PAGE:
No. 69, June 2015
ALUMNI MAGAZINE OF THE CULINARY INSTITUTE OF AMERICA
Presence of Mind
C E L E B R AT I N G
You understand how vital scholarships are to CIA students. Every year, we raise essential scholarship funds through the Leadership Awards dinner. During the evening we present Augie® Awards to foodservice industry innovators, entrepreneurs, and trailblazers. We would like to recognize all those who sponsored the 2015 event, which was our most successful program to date! See page 16 to learn more about this year’s exciting event. Please join us in thanking our sponsors.
PLATINUM SPONSORS Avocados from Mexico GOLD SPONSORS Ecolab, Inc. POM Wonderful/Paramount Citrus/Wonderful Pistachios and Almonds SILVER SPONSORS The Charmer Sunbelt Group Chipotle Mexican Grill Colavita USA Jon L. Luther Wegmans SUPPORTING SPONSORS Anton Family Foundation Campus Works, Inc. Carla and Steve Cooper Charlie Palmer Group Cobblestone Catering/The Snyder Family Foundation The Durst Organization The J.M. Smucker Company Jean-Georges Management Kellogg’s Company Kirchhoff Campus Properties Marriott International, Inc. McCormick for Chefs The National Restaurant Association Noelker & Hull Associates, Inc. RHK Consulting Rich Products Corporation Roy’s Restaurants Dr. Joel Spiro and Mrs. Kira Spiro Steelite International Sysco Corporation TD Bank Tihany Design/Seabourn Unilever Food Solutions United Airlines White Plains Linen
Bachelor’s at 20 Ch-Ch-Ch-Changes
12 So You Want to Teach at the CIA… What it takes to get a job here
mise en place no.69, June 2015
20 Talk With Your Tats!
Students’ tattoos express their culinary inspirations
25 The Food Business School
One path to becoming a food entrepreneur
Across the Plaza Special Projects Days | Life in 3D | Pop-up Pangea | Creative Recruitment | CIA and C-CAP | 2015 Leadership Awards | Tidbits Following the Presidential Trail
22 Education for Life
Women in Foodservice | Kudos | The Food Business School Book Shelf
28 Gifts at Work
The Statler Foundation | aT Korea | Why Give? | Giving’s Impact
32 Class Notes & Campaigns Class Notes | In Memoriam
DESIGNED by artist joshua harker CREATED BY 3D SYSTEMS
Notice of Nondiscrimination: The Culinary Institute of America (CIA) is an Equal Opportunity Employer committed to the principle of equal opportunity in education and employment. The CIA does not discriminate against individuals on the basis of race, color, sex, sexual orientation, gender identity, religion, disability, age, genetic information, marital status, veteran status, ancestry, national or ethnic origin, or any other protected group or classification under federal or state laws. The following Civil Rights Compliance Officers at the CIA have been designated to handle inquiries regarding the nondiscrimination policies: Title IX and Age Discrimination: Joe Morano, HR Director—Faculty Relations 845-451-1314, firstname.lastname@example.org, Office—Roth Hall, Room S-324 Section 504/ADA: Maura A. King, Director—Compliance 845-451-1429, email@example.com, Office—Roth Hall, Room S-351 Mailing address: The Culinary Institute of America, 1946 Campus Drive, Hyde Park, NY 12538 Should you require further information, please visit www.ciachef.edu/non-discrimination-statement.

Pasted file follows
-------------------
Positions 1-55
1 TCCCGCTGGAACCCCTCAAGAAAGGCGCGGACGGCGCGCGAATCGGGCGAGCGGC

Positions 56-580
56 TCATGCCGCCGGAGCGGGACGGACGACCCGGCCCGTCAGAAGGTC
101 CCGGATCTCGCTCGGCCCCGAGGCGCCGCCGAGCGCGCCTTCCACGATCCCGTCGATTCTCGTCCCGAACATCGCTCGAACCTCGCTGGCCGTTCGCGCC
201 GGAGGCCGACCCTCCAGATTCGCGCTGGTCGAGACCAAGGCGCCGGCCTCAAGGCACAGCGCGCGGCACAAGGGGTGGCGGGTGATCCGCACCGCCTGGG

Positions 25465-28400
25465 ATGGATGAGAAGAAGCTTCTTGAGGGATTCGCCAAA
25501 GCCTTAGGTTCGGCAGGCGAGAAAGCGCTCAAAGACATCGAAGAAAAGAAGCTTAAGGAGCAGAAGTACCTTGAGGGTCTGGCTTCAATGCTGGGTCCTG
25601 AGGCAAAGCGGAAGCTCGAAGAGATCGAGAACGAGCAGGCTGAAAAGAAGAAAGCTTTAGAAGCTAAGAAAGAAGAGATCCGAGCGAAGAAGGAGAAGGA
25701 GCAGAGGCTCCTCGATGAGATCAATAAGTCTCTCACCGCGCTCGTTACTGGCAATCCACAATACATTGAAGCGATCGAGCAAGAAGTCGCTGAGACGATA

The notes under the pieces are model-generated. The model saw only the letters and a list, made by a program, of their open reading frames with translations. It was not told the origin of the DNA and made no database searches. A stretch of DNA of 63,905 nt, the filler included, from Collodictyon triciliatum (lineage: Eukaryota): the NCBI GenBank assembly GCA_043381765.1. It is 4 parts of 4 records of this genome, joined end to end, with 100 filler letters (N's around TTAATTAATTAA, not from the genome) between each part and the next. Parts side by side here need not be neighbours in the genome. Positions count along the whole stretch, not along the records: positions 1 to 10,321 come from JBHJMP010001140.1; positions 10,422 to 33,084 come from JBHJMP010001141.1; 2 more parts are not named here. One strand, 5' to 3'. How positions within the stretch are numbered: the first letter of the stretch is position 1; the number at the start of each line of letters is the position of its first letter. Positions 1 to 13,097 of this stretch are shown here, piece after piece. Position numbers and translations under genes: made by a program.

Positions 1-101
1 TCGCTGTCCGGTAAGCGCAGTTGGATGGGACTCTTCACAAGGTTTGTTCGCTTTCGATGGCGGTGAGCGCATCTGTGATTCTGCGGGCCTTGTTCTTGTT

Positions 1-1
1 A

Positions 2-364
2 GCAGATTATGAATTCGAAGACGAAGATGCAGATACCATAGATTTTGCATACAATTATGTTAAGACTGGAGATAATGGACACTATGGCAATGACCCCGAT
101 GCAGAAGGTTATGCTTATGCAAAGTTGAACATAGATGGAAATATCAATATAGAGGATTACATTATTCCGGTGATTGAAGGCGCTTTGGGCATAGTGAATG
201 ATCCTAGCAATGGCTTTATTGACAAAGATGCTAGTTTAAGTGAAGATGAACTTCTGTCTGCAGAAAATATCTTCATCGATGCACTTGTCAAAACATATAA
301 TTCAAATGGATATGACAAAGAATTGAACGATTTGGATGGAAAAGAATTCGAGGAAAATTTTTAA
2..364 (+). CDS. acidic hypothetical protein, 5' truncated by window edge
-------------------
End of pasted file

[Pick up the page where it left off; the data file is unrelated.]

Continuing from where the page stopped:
mise en place® No. 69, June 2015 Nancy W. Cocola, Editor
Whenever I talk to alumni on the phone, the three most frequent topics of
Leslie Jennings, Designer
conversation revolve around reminiscing about their chef-instructors, dreaming of one day returning to the CIA to teach, and explaining how their CIA degree opened one door after another for them along the way. “Having the CIA degree on my résumé got me the interview and, ultimately, the job,” they will often say.
Or, “CIA chefs hire CIA chefs,” is something else I hear.
Elly Erickson Gail Jones
The skills learned and relationships forged while at the CIA reverberate
Dr. Michael Sperling
through a lifetime of work and play. Part of the reason that’s possible is because our grads are leaders in the industry and, as such, are in positions to help and hire their fellow alumni. But the other reason is that the college is always on a quest to improve its programs, extend its reach, and remain the premier
culinary college in the U.S.
Dr. Tim Ryan ’77 President
Dr. Victor Gielisse Vice President— Advancement and Business Development
Eric Jenkins ’13 Douglass Miller ’89
and new ones replace them, and the globalization of our planet demands we
Brad Barnes ’87
take a broader view of what we teach. But when these changes are made in
a thoughtful and intelligent manner, the name of the institution retains its
John Fischer ’88 Dr. Chris Loss ’93
Like the Harvard that people are so fond of comparing us to, the name CIA evokes a certain response. People automatically believe in the quality of our graduates and have faith that the education they received was top notch. Every college undergoes change—courses adapt to the times, professors leave
credibility and cachet. Such is the case with the CIA—oh, and Harvard, too! So whenever you got your degree from the CIA, you should know that we work hard to ensure that it retains its value and always stands for excellence.
This edition of mise en place is filled with information about how we are moving
Mise en place is the college magazine for alumni and friends of The Culinary Institute of America, and reflects its principles and core values. Its mission is to foster a mutually beneficial and enduring relationship between the CIA, its alumni, and friends by:
forward in that thoughtful and intelligent manner.
Providing information of interest about the college, its alumni, faculty, and students.
Enjoy! Nancy Cocola Editor